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Posted by on Jan 16, 2014 in Archive | 0 comments

February 1972 Attending a sale at Christie’s – Katherine B Brett


‘Attending a costume sale at Christie’s is an exhilarating experience especially if one is familiar with auction sales in Toronto.  The pace is so much faster that if you are not sitting on the edge of your seat, and paying close attention, a bargain can fly by before you have caught your breath and made a note of the item just before it.


I attended my first sale in the spring of 1968.  The two days before the sale were set aside for public viewing.  The viewing was held in very confined quarters where there were racks of dresses and other garments around the walls of a room too small to hold them.  On the floor, and on old pieces of furniture, there were boxes and bundles of miscellaneous articles.  I had received the catalogue in advance and had made notes of the various pieces which, from the descriptions sounded interesting.  The problem was to find them in the mad crush which closely resembled the Symphony Rummage Sale.  Some were readily recognisable, others were a far cry from the descriptions.  There were also those which sounded uninspiring in the catalogue, but turned out to be pieces of interest for our collection.  This sort of thing, of course, often happens at auction sales.  Having returned to my hotel, after much pushing and shoving and waiting for a chance to get at a box or near a rack, I quietly considered what I wanted to bid on and what I was prepared to pay – another routine auction sale procedure.


On the day of the sale I arrived at the sale room early, to get a seat at the back with a good view of the whole procedure.  At all the sales I have been to nearly the whole of the first part of the morning is devoted to dolls or fans.  There are many avid collectors of dolls who are prepared to pay what seems to me quite astronomical prices but since the Royal Ontario Museum does not collect dolls, I am not knowledgeable in this field and perhaps people were getting bargains.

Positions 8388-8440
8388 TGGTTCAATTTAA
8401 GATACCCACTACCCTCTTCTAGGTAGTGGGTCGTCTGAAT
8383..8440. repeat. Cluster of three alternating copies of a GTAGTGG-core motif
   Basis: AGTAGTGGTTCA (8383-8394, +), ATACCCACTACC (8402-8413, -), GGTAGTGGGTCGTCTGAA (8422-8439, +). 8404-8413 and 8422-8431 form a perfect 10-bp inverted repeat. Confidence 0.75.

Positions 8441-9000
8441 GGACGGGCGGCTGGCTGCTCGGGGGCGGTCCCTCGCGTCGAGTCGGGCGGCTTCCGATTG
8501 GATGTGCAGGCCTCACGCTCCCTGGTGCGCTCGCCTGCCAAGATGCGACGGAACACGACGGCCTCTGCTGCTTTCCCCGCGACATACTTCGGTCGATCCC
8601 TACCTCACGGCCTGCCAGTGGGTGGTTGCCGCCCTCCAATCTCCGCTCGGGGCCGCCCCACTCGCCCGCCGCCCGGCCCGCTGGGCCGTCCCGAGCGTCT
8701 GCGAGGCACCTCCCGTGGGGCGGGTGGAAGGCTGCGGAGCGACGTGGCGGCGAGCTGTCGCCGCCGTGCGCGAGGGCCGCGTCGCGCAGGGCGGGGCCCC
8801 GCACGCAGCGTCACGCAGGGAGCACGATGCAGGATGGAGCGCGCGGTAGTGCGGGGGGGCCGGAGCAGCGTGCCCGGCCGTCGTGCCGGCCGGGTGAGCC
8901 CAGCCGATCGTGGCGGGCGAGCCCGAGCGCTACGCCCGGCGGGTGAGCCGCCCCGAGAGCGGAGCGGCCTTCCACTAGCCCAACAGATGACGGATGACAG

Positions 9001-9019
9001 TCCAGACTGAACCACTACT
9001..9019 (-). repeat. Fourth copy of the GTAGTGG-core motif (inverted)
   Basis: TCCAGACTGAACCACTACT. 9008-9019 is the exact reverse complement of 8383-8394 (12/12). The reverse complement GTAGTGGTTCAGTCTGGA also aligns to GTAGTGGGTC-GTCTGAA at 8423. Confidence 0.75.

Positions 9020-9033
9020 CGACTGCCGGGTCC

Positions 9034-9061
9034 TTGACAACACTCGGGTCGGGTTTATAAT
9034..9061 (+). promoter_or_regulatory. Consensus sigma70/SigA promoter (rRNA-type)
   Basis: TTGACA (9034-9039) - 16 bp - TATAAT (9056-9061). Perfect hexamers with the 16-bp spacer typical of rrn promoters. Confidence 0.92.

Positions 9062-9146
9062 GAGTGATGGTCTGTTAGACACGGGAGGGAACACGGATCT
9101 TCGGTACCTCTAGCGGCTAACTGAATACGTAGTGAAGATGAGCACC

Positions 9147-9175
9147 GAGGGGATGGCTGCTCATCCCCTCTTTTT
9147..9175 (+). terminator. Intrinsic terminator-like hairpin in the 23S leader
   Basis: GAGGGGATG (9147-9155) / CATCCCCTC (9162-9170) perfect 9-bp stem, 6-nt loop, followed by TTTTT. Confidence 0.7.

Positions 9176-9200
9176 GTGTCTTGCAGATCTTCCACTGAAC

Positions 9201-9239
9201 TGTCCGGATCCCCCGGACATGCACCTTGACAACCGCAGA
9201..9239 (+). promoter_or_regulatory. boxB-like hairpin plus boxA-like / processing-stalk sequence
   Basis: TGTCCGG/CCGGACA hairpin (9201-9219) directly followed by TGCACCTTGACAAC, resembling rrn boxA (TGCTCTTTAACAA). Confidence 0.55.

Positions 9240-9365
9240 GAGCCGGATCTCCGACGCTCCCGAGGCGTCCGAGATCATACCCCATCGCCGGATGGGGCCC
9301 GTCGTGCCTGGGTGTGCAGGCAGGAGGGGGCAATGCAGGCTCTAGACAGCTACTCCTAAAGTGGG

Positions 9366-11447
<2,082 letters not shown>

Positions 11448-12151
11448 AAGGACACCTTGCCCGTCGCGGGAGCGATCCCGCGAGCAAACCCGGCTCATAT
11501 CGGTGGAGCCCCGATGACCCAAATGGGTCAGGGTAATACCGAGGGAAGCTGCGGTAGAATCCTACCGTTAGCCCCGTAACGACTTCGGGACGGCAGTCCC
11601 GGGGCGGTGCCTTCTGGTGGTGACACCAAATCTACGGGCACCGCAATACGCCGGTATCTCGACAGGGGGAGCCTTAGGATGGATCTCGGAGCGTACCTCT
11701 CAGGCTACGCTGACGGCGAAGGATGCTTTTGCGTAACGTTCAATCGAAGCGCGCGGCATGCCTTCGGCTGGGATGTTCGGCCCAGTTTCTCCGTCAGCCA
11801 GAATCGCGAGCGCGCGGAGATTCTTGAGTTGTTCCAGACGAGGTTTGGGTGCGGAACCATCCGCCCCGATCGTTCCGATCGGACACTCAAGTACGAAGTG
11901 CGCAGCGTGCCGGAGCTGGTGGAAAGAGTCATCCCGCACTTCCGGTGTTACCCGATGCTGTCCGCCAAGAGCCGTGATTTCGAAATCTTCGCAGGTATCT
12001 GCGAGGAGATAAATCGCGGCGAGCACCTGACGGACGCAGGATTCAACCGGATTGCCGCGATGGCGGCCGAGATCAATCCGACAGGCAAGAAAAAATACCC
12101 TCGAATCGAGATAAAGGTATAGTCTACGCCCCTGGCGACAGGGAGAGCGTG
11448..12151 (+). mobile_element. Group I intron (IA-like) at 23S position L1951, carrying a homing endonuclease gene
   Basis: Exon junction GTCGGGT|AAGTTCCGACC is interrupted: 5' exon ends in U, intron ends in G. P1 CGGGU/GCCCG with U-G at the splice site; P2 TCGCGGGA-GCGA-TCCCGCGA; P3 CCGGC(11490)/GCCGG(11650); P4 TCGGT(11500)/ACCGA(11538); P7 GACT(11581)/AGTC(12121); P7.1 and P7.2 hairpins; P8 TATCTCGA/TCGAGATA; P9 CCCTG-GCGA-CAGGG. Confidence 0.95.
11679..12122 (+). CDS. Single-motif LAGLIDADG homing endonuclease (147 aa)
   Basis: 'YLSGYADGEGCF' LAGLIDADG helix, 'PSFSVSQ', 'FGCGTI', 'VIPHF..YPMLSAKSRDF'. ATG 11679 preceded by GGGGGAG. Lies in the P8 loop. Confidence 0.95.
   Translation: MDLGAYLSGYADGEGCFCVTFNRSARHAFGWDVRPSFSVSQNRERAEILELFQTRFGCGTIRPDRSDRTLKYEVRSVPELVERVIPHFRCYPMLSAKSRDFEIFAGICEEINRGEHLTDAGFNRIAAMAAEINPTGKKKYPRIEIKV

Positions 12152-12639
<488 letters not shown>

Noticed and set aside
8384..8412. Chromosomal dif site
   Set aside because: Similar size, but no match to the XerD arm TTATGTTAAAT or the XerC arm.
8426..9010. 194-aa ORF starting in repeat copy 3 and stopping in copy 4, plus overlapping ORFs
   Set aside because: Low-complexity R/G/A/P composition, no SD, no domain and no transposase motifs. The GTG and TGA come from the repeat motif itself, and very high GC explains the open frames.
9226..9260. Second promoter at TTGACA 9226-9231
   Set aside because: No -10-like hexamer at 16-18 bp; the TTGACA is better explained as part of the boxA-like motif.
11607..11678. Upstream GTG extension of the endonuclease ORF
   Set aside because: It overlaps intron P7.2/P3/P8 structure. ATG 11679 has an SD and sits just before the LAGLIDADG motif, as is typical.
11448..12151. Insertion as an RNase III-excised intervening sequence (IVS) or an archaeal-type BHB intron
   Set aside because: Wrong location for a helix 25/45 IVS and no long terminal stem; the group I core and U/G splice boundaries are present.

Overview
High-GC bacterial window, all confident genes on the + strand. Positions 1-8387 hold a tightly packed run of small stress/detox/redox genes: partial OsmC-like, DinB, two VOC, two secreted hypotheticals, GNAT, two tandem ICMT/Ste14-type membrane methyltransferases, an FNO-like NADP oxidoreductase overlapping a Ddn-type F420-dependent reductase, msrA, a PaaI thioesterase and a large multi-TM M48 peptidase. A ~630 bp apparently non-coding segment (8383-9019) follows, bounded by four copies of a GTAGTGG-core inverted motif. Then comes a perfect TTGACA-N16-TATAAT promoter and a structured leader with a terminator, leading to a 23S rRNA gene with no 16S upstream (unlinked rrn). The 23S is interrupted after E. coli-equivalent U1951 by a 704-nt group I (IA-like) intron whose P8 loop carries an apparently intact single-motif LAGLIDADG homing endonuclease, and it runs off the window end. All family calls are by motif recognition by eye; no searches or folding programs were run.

Nevertheless, it was an invaluable opportunity to adjust to the speed with which articles are put up, bid for, and knocked down at a Christie’s sale.  No time was wasted by the auctioneer describing or “selling” the article.  A description such as “grey silk dress with cape” was all that was said.  Things were something held up on hangers, but often just bunched up in the hand.  Everyone was supposed to know from their own examination, all details concerning the article.  In this way about 130 articles were auctioned off between 10 and 12:30 in the morning.  The tense moments were those when rarities came up.  From my vantage point I could observe museum curators, dealers and collectors bidding briskly against each other, as well as collectors who one knew who were bidding for American museums.  When it was all over the atmosphere relaxed and as we dispersed there were many congratulations and condolences.


I have now attended three or four sales at Christie’s and the most notable feature has been the rise in prices.   At the first I got the articles I wanted for less than I was prepared to bid. That did not happen very often in following sales and rapid, on the spot adjustments, on bidding limits had to be made.


The most exasperating thing for the bidder on a budget is the auctioneer’s policy of putting rare things, which are going to go for high prices, near the end of the sale.  One saves one’s pennies on the chance of getting a rarity and has to let bargains go by.  I came home with money in my pocket after the last sale because the rarities went too high for our budget and little of interest came up after that.


I have also sent in bids to other sales and have been remarkably lucky.  Our most exciting, recent purchase was a dress described as “embroidered bleached cotton, about 1780”.  We have no embroidered dresses of this period and so we sent in a modest bid since it sounded like a simple little garment.  It turned out to be an overdress of beautiful chain stitch embroidery in coloured silks, worked in India for the European market.  The ground is cotton and a little discoloured with age and this would have given the cataloguer the impression that it was unbleached.  It is now on display in the Costume Gallery, the gift of the Fashion Group Inc. Toronto Branch.’ [The last sentence

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